How a wristband could save a life
PRESCOTT--Pierce County Sheriff's Department Deputies Steve Albarado and Brad Verges talked to Prescott Kiwanis Thursday about Project Lifesaver, a program dedicated to locating children and adults who may wander and become lost due to diagnoses such as Alzheimer's Disease, Dementia, Autism and Down Syndrome.
Albarado explained there are personalized radio transmitters those can wear on their wrist or ankle emitting a signal every second, 24 hours a day. In case they wander or get lost, the parent or caregiver calls 911 and trained personnel with the locator equipment will be dispatched.
"And everyone has been found," he said.
Project Lifesaver gained notoriety this summer when Scott Meyer, a five-year-old diagnosed with Autism, went missing from his parents' home outside of Prescott. He was missing for nearly 21 hours before being found on July 4th. Meyer didn't have Project Lifesaver on at the time, due to his sensitivities.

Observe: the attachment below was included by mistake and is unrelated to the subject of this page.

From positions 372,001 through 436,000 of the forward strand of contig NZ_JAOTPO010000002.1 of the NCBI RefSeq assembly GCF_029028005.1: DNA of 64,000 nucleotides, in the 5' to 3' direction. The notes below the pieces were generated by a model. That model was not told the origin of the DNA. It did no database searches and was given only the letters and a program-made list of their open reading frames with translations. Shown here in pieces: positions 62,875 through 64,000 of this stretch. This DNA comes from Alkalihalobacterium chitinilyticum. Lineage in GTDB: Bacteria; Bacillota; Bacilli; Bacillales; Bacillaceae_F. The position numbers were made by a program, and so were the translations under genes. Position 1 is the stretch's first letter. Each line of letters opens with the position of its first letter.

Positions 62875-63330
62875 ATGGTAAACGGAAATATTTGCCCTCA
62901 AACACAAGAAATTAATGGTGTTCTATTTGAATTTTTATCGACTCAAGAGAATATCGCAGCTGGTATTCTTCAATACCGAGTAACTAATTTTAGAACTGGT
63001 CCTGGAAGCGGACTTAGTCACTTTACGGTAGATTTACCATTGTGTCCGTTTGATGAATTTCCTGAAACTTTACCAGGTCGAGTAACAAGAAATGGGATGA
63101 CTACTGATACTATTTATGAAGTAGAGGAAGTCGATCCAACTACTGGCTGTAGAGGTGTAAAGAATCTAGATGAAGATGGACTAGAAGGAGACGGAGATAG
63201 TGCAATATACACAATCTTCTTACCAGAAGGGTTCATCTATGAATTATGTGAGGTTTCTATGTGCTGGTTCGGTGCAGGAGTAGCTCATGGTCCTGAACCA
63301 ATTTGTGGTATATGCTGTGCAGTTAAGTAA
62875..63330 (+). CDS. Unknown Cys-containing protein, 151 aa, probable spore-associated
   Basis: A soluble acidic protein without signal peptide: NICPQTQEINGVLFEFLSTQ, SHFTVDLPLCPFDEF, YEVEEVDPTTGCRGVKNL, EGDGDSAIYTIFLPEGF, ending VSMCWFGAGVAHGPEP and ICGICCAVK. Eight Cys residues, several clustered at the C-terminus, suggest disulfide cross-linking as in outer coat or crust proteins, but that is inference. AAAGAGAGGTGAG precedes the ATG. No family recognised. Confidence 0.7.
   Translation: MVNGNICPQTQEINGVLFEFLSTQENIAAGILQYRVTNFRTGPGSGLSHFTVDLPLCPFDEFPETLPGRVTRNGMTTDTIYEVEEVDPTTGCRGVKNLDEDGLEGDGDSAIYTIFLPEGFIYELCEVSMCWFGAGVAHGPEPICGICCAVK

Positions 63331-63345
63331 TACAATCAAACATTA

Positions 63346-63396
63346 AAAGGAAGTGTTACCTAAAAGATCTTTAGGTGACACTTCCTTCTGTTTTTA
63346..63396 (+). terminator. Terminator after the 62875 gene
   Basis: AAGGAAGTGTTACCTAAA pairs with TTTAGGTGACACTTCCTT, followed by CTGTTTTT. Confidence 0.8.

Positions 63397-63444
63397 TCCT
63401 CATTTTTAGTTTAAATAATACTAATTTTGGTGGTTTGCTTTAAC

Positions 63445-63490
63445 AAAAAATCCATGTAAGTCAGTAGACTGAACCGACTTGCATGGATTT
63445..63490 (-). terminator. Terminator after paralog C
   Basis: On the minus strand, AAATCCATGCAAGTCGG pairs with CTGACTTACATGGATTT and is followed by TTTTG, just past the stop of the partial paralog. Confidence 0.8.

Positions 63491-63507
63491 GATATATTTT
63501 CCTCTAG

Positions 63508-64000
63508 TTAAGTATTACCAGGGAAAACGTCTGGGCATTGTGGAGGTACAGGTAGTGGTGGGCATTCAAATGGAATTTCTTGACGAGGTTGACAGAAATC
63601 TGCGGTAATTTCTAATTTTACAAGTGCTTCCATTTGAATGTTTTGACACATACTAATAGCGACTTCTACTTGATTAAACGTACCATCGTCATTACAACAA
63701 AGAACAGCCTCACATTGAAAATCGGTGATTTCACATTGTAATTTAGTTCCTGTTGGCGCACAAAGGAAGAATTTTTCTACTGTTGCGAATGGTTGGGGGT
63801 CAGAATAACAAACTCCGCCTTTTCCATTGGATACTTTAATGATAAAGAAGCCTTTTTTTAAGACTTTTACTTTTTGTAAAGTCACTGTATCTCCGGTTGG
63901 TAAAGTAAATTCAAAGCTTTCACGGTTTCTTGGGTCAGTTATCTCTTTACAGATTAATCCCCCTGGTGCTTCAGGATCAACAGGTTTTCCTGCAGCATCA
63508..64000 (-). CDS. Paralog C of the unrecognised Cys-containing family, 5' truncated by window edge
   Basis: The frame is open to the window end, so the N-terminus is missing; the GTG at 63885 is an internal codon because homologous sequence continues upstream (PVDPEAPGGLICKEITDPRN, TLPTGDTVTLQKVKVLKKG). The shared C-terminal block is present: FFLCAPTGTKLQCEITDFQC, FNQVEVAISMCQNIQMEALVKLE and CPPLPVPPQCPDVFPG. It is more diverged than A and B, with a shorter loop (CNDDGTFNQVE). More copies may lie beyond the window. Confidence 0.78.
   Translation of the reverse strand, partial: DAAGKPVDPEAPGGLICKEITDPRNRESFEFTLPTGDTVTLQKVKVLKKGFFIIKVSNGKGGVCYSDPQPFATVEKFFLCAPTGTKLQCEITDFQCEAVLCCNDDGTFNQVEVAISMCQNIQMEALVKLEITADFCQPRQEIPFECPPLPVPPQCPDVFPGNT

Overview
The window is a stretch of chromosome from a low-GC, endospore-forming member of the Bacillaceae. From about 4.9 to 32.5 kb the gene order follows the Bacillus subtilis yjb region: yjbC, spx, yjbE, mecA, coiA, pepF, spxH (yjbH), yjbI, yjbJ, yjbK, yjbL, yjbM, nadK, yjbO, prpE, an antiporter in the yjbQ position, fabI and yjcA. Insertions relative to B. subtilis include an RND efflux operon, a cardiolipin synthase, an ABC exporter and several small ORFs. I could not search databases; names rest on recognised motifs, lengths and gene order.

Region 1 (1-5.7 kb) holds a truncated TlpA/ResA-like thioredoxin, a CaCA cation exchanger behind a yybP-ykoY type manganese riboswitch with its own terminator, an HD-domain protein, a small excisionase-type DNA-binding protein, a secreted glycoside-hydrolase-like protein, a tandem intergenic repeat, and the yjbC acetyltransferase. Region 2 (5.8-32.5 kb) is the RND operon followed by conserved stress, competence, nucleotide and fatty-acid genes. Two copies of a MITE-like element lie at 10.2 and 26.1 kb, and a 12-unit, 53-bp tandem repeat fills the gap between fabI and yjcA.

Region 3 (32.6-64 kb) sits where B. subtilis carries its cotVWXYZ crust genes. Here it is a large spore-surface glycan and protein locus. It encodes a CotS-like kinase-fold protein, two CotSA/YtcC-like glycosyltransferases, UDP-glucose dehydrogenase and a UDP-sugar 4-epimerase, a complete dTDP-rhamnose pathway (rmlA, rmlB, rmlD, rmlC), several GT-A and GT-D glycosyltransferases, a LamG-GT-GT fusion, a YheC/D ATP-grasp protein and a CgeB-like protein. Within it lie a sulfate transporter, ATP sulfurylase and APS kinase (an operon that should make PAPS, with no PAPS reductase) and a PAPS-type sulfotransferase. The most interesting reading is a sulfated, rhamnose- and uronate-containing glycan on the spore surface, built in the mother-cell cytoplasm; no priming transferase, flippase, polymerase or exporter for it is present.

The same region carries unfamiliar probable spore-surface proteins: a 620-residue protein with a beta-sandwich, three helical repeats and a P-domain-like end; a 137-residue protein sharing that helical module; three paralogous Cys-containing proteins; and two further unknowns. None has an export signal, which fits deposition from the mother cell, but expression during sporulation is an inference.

Albarado reported, since the incident, Meyer now has Project Lifesaver, along with his two older brothers, also diagnosed with Autism.
"Our clientele has doubled since Scott Meyer," Albarado said, noting Pierce is partnering with St. Croix in Project Lifesaver. "We just want to get the word out," he continued. He also added, if finances are a concern, "we will take care of it."
For more information, contact Albarado at (715) 273-5051.
Before the deputies spoke, sophomore Pascalle Nelson was honored as the Kiwanis Student of the Week. Nelson is a sophomore with interests in digital arts and writing, and hopes to go college to study forensic psychology.